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[en] t – Due to the fact that both forensic investigation and incident response are highly knowledge based, useful/effective ways to document and visualize this knowledge are needed. One example includes application security controls (ASCs), a semi-formalized and standardized format introduced by the ISO/IEC in the 27034 series of standards. We analyze the data format on forensic applicability, present extensions to the model, which are required within the nuclear context, and look at other related and already existing solutions and data formats that may be incorporated into the structure of ASCs. Additionally, we present the analysis results of an operational I&C server system, and develop, implement, and explain model-based examples. Examples will also incorporate information on associated assets and requirements. The result will be a set of ASCs that can detect and (optionally) prevent attacks on the considered system. Security content will be taken from existing hardening and best-practices guides that can be gradually adopted and improved to eventually cover all life-cycle phases of a critical product.
[en] A multitude of Human Machine Interfaces (HMIs) are installed in energy infrastructures around the world. These systems provide data processing, recording and remote human monitoring of real world processes and deal in some cases with safety-related functions. However, and as the technology of these utilities is advancing in a remarkable way, so is accessibility. Vulnerabilities of these critical assets and sensitive information are increasing as well, causing them to be more exposed and susceptible to computer related security risks. In this paper we will try to explore some of the major security aspects of these assets as well as the procedure to evaluate and improve their cybersecurity.
[en] Safe operation of all types of power plants is a prerequisite for critical infrastructure with gradually more stringent requirements as global energy demand increases. In power plants, the safety of staff, the public and the environment require significant consideration but particularly in the case of Nuclear Power Plants (NPPs), cybersecurity has utmost importance. Accordingly, operators have to demonstrate that critical systems are safe. Beyond the safety analyses and starting from existing security controls, like access control, the complete cybersecurity part can be modeled. Physical security related information (e.g. access control logging) can be combined with a Domain based Security (DBSy) model as a new perspective. A tool is developed for abstracting new dynamic views of operational procedures and physical security related information. Furthermore, this tool is extended to support the relevant regulations and standards, security auditing (offline) as well as real-time monitoring (online). This will ensure safety and security requirements are fulfilled which avoid and mitigate future operating problems through safety analyses. The tool is equipped with support for 3D models, which enables visualization of relevant plant operation scenarios, e.g. identifying risks during NPP operation and implementing solutions to ensure the lowest possible risk. Security policies can be validated and optimized using this concept. When a security requirement is violated, the security experts can improve the security zone model or assignment of security controls accordingly. Therefore, reliable plant operation procedure established on a risk-based security model can be implemented to ensure increased safety, security and availability of NPPs.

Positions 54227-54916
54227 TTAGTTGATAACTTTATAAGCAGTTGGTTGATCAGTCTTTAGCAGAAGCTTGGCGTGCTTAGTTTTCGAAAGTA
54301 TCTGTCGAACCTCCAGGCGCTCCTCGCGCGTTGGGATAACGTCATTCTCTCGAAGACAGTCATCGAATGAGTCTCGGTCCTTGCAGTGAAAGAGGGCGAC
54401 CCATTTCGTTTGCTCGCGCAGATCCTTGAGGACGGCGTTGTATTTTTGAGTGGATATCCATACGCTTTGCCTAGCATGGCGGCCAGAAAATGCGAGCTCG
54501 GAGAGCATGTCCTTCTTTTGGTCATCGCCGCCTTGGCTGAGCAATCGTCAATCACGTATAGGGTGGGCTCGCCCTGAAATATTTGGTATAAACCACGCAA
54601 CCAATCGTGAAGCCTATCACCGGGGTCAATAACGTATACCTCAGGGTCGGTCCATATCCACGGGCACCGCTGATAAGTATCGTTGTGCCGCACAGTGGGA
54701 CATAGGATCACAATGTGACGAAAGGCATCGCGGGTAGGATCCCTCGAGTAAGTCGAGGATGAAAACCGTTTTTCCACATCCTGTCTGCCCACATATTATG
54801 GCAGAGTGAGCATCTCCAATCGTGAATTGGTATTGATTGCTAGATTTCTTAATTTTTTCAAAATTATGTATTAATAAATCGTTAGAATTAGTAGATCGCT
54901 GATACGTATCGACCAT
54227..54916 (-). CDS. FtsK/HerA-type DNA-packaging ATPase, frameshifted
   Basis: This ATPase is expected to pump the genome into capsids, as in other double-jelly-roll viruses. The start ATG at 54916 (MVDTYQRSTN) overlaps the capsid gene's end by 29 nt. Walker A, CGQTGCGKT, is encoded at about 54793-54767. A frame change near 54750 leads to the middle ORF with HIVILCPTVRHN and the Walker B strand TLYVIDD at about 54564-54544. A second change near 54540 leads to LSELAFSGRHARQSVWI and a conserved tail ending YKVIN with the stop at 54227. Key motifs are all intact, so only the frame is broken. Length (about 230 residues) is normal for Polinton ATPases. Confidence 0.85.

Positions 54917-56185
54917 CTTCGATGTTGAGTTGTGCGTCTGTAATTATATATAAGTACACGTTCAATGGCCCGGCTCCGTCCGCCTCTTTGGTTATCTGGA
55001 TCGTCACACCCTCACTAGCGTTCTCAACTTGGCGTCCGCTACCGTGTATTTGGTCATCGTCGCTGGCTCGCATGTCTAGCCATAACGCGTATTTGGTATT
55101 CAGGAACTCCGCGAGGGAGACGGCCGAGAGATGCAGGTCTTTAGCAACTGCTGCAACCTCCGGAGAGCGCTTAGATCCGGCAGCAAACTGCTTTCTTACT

[en] Smart sensors and extensively configurable devices are gradually imposed by the automation market. Except for safety systems, they find their way into the next Instrumentation & Control (I&C) generation. The understanding and handling of these devices require an extensive Knowledge Management (KM). This will be outlined for security, testing and training. For legacy systems, security often relates to vetting and access control. For digital devices, a refined asset management is needed, e.g. down to board-level support chipsets. Firmware and system/application software have their own configurations, versions and patch levels. So, here, as a first step of the KM, a user needs to know the firmware configurability. Then, trainings can address when to apply patches, perform regression tests and on what to focus, based on accumulated experience. While assets are often addressed implicitly, this document justifies an explicit and semiformal representation of primary and supporting assets (the asset portfolio) and the establishment of an asset management system as a basis for a robust knowledge management. (author)
[en] Full text: Smart sensors and extensively configurable devices are gradually imposed by the automation market. Except for safety systems, they find their way into the next instrumentation and control (I&C) generation. The understanding and handling of these devices require an extensive knowledge management (KM). This will be outlined for security, testing and training. For legacy systems, security often relates to vetting and access control. For digital devices, a refined asset management is needed, e.g., down to board-level support chipsets. Firmware and system/application software have their own configurations, versions and patch levels. So, here, as a first step of the KM, a user needs to know the firmware configurability. Then, trainings can address when to apply patches, perform regression tests and on what to focus, based on accumulated experience. While assets are often addressed implicitly, this document justifies an explicit and semiformal representation of primary and supporting assets (the asset portfolio) and the establishment of an asset management system as a basis for a robust knowledge management. (author